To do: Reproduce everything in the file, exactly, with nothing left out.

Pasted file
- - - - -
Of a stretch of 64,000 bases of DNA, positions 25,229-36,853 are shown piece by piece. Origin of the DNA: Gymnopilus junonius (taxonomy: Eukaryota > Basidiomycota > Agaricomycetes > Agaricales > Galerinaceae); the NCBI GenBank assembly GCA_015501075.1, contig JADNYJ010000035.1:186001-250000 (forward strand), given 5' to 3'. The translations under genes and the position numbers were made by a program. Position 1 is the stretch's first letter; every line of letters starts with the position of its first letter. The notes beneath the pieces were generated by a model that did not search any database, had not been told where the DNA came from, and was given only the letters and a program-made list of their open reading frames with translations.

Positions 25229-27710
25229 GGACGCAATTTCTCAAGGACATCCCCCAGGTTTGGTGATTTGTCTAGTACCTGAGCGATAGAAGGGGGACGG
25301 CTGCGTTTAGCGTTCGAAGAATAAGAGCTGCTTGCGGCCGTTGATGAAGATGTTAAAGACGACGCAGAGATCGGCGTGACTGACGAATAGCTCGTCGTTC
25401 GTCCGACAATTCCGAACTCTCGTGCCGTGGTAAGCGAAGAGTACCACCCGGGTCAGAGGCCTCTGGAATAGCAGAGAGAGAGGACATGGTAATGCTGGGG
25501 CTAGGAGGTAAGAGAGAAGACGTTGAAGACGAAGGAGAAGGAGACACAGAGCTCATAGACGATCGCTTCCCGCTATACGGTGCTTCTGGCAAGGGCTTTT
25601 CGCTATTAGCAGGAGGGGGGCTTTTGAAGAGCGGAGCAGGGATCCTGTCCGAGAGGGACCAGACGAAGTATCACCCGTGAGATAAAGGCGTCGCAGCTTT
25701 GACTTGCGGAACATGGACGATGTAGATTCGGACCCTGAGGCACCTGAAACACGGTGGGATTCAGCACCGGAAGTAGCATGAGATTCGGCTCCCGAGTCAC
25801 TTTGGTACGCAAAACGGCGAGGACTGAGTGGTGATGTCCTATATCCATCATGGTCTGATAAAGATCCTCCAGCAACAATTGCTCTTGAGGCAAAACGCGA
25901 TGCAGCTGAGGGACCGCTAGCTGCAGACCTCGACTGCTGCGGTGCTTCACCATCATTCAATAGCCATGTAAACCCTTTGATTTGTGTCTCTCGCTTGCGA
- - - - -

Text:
Of a stretch of 64,000 bases of DNA, positions 25,229-36,853 are shown piece by piece. Origin of the DNA: Gymnopilus junonius (taxonomy: Eukaryota > Basidiomycota > Agaricomycetes > Agaricales > Galerinaceae); the NCBI GenBank assembly GCA_015501075.1, contig JADNYJ010000035.1:186001-250000 (forward strand), given 5' to 3'. The translations under genes and the position numbers were made by a program. Position 1 is the stretch's first letter; every line of letters starts with the position of its first letter. The notes beneath the pieces were generated by a model that did not search any database, had not been told where the DNA came from, and was given only the letters and a program-made list of their open reading frames with translations.

Positions 25229-27710
25229 GGACGCAATTTCTCAAGGACATCCCCCAGGTTTGGTGATTTGTCTAGTACCTGAGCGATAGAAGGGGGACGG
25301 CTGCGTTTAGCGTTCGAAGAATAAGAGCTGCTTGCGGCCGTTGATGAAGATGTTAAAGACGACGCAGAGATCGGCGTGACTGACGAATAGCTCGTCGTTC
25401 GTCCGACAATTCCGAACTCTCGTGCCGTGGTAAGCGAAGAGTACCACCCGGGTCAGAGGCCTCTGGAATAGCAGAGAGAGAGGACATGGTAATGCTGGGG
25501 CTAGGAGGTAAGAGAGAAGACGTTGAAGACGAAGGAGAAGGAGACACAGAGCTCATAGACGATCGCTTCCCGCTATACGGTGCTTCTGGCAAGGGCTTTT
25601 CGCTATTAGCAGGAGGGGGGCTTTTGAAGAGCGGAGCAGGGATCCTGTCCGAGAGGGACCAGACGAAGTATCACCCGTGAGATAAAGGCGTCGCAGCTTT
25701 GACTTGCGGAACATGGACGATGTAGATTCGGACCCTGAGGCACCTGAAACACGGTGGGATTCAGCACCGGAAGTAGCATGAGATTCGGCTCCCGAGTCAC
25801 TTTGGTACGCAAAACGGCGAGGACTGAGTGGTGATGTCCTATATCCATCATGGTCTGATAAAGATCCTCCAGCAACAATTGCTCTTGAGGCAAAACGCGA
25901 TGCAGCTGAGGGACCGCTAGCTGCAGACCTCGACTGCTGCGGTGCTTCACCATCATTCAATAGCCATGTAAACCCTTTGATTTGTGTCTCTCGCTTGCGA